Test couriered to Jacob Rees-Mogg’s child
The “lockdown files” investigation also claims that officials couriered Jacob Rees-Mogg a COVID test for one of his children while there was a shortage in September 2020.
The aide messaged Mr Hancock to say the lab had “lost” the original test for one of the then Commons leader’s children, “so we’ve got a courier going to their family home tonight”.
He added: “Jacob’s spad [special adviser] is aware and has helped line it all up, but you might want to text Jacob.”
It is not clear if Mr Hancock sent a text flagging up the intervention or if the test was delivered.
Commenting on the claim, Liberal Democrat deputy leader Daisy Cooper said: “This is yet more evidence that it’s one rule for Conservative ministers and another for everyone else.
“The COVID inquiry must look into reports Conservative ministers were able to get priority access to tests at a time of national shortage.”
Hancock warned restrictions on care home visits ‘inhumane’
The Telegraph’s investigation also claims social care minister Helen Whately advised the health secretary not to stop “husbands seeing wives” in October 2020.
This was in relation to care home visits, which were to be restricted as the UK went into a tiered lockdown system, with tighter rules in areas with higher COVID rates.
Ms Whately said: “I’m hearing there’s pressure to ban care home visiting in tier 2 as well as tier 3. Can you help? I really oppose that. Where care homes have COVID-secure visiting we should be allowing it. To prevent husbands seeing wives because they happen to live in care homes for months and months is inhumane.”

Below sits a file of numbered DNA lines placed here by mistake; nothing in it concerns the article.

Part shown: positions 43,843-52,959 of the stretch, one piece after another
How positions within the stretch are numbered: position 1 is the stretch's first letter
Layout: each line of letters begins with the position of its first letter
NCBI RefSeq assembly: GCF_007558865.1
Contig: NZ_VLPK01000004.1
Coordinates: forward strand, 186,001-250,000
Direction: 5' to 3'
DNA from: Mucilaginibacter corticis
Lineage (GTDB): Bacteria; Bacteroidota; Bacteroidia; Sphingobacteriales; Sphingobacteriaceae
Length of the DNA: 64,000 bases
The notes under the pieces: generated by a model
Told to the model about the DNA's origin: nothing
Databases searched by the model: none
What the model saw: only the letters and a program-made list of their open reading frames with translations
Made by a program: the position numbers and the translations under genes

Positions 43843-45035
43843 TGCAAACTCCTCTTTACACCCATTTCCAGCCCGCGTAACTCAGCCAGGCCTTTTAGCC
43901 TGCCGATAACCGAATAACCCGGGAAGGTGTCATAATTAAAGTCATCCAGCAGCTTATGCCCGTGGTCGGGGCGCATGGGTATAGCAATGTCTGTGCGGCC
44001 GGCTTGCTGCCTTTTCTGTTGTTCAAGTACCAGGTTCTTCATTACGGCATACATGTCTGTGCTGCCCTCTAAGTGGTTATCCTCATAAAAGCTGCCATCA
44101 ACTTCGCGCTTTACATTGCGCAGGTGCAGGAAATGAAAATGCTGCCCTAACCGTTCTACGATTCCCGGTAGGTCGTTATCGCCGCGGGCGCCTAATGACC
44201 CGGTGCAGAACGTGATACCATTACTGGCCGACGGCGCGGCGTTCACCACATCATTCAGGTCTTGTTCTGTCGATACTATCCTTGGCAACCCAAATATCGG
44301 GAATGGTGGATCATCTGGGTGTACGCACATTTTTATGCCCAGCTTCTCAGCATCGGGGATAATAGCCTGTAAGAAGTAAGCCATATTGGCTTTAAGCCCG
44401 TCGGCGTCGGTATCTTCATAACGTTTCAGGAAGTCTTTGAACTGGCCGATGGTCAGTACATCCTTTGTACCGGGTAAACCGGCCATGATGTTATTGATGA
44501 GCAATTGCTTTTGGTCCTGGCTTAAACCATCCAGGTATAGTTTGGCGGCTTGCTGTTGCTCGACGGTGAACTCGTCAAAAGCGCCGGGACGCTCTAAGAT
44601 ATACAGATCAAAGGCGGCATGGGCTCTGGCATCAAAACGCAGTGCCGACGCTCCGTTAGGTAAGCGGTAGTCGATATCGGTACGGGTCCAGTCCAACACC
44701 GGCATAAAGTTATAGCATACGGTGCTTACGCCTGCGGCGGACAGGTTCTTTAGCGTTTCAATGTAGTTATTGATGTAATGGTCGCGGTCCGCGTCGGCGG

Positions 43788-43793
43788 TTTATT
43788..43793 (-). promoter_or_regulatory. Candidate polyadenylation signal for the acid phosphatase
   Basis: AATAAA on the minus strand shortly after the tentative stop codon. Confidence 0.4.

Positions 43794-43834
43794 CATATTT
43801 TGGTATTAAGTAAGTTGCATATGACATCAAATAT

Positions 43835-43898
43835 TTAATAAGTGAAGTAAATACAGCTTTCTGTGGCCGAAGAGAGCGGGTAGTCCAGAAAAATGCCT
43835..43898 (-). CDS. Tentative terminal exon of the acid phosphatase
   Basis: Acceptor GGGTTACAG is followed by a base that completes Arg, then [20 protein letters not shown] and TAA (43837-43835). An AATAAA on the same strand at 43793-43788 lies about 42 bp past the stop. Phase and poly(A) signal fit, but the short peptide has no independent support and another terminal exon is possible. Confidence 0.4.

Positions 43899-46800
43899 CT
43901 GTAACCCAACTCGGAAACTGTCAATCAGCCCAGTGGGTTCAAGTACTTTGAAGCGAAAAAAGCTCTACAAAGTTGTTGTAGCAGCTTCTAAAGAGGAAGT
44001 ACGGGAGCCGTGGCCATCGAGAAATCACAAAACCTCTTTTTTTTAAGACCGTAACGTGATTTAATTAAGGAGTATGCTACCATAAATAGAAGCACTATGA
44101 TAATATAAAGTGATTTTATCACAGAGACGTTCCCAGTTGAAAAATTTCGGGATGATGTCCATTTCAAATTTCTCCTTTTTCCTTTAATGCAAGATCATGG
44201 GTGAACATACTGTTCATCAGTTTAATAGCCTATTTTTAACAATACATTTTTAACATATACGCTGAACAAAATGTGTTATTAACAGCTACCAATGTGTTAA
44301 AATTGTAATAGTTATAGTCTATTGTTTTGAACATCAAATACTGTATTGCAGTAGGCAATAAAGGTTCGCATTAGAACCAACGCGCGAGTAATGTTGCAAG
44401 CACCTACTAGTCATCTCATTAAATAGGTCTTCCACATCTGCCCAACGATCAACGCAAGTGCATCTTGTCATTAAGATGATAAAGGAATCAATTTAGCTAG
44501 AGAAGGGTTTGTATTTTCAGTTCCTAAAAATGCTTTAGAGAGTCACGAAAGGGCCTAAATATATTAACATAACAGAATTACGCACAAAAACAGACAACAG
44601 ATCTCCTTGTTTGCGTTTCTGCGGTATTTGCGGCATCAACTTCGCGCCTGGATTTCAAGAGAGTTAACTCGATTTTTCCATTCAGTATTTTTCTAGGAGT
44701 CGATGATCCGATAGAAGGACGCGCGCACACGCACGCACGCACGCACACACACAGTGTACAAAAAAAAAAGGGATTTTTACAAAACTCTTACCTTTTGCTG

Mr Hancock replied: “Hearing from whom? Tier 2 was agreed yesterday as far as I’m concerned.”
The rules that came into place that month allowed some visits for those in tier one, but banned them unless under “exceptional circumstances” in other tiers.
In January 2021, when some restrictions still remained on care home visits despite the vaccine rollout, Ms Whately also reportedly said: “I am getting v positive updates from David P on care home vaccinations, with just a handful left to do. As I think I’ve flagged, we do need to be ready with policy on visiting, given risks of lives lost through old people just giving up as well as COVID… and expectation that vaccine = safe to visit.”
Hancock replied: “Yes on visiting but only after a few weeks. Meanwhile we need to hit the end-of-month target!”
Sky News has contacted Ms Whately for comment.
Osborne: No one thinks testing is going well
Other revelations contained in the files appear to show a disagreement between Mr Hancock and Mr Osborne after the former chancellor gave a radio interview criticising testing.
Mr Hancock messaged his ex-colleague asking: “What was this for?”
Mr Osborne, who was still the editor of the London Evening Standard, replied: “Trying to spread the responsibility from you to Number 10 – I’ve said it before.”
Mr Hancock retorted: “Ok but mass testing is going v well – I fear this looks like you asked for me to be overruled…”
Mr Osborne shot back: “No one thinks testing is going well. If I wanted a test today I can’t get one, unless I fake symptoms – and XXXX [redacted] is still waiting test results from three weeks ago (XXXX went private in the end).”